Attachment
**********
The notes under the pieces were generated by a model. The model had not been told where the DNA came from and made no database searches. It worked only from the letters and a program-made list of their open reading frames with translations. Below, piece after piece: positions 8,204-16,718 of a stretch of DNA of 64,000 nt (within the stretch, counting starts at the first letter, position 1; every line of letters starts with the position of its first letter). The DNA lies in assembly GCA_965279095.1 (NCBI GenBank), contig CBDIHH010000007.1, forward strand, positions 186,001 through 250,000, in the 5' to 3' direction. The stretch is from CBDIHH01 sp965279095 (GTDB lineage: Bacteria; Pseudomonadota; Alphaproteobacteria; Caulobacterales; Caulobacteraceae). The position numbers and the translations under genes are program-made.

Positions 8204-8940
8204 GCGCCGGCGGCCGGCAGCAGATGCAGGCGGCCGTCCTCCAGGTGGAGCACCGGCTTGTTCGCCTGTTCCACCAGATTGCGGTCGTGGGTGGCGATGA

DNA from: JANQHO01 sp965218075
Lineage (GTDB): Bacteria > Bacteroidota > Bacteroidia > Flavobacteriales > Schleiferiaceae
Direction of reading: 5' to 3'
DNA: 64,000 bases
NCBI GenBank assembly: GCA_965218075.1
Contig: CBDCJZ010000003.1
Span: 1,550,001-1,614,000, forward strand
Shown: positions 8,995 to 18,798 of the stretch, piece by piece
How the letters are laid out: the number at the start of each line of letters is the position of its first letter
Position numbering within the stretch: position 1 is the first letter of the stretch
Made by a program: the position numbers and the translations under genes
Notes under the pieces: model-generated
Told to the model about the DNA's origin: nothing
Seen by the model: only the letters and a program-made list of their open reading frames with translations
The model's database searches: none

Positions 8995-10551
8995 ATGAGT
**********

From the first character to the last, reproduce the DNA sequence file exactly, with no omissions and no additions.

The notes under the pieces were generated by a model. The model had not been told where the DNA came from and made no database searches. It worked only from the letters and a program-made list of their open reading frames with translations. Below, piece after piece: positions 8,204-16,718 of a stretch of DNA of 64,000 nt (within the stretch, counting starts at the first letter, position 1; every line of letters starts with the position of its first letter). The DNA lies in assembly GCA_965279095.1 (NCBI GenBank), contig CBDIHH010000007.1, forward strand, positions 186,001 through 250,000, in the 5' to 3' direction. The stretch is from CBDIHH01 sp965279095 (GTDB lineage: Bacteria; Pseudomonadota; Alphaproteobacteria; Caulobacterales; Caulobacteraceae). The position numbers and the translations under genes are program-made.

Positions 8204-8940
8204 GCGCCGGCGGCCGGCAGCAGATGCAGGCGGCCGTCCTCCAGGTGGAGCACCGGCTTGTTCGCCTGTTCCACCAGATTGCGGTCGTGGGTGGCGATGA

DNA from: JANQHO01 sp965218075
Lineage (GTDB): Bacteria > Bacteroidota > Bacteroidia > Flavobacteriales > Schleiferiaceae
Direction of reading: 5' to 3'
DNA: 64,000 bases
NCBI GenBank assembly: GCA_965218075.1
Contig: CBDCJZ010000003.1
Span: 1,550,001-1,614,000, forward strand
Shown: positions 8,995 to 18,798 of the stretch, piece by piece
How the letters are laid out: the number at the start of each line of letters is the position of its first letter
Position numbering within the stretch: position 1 is the first letter of the stretch
Made by a program: the position numbers and the translations under genes
Notes under the pieces: model-generated
Told to the model about the DNA's origin: nothing
Seen by the model: only the letters and a program-made list of their open reading frames with translations
The model's database searches: none

Positions 8995-10551
8995 ATGAGT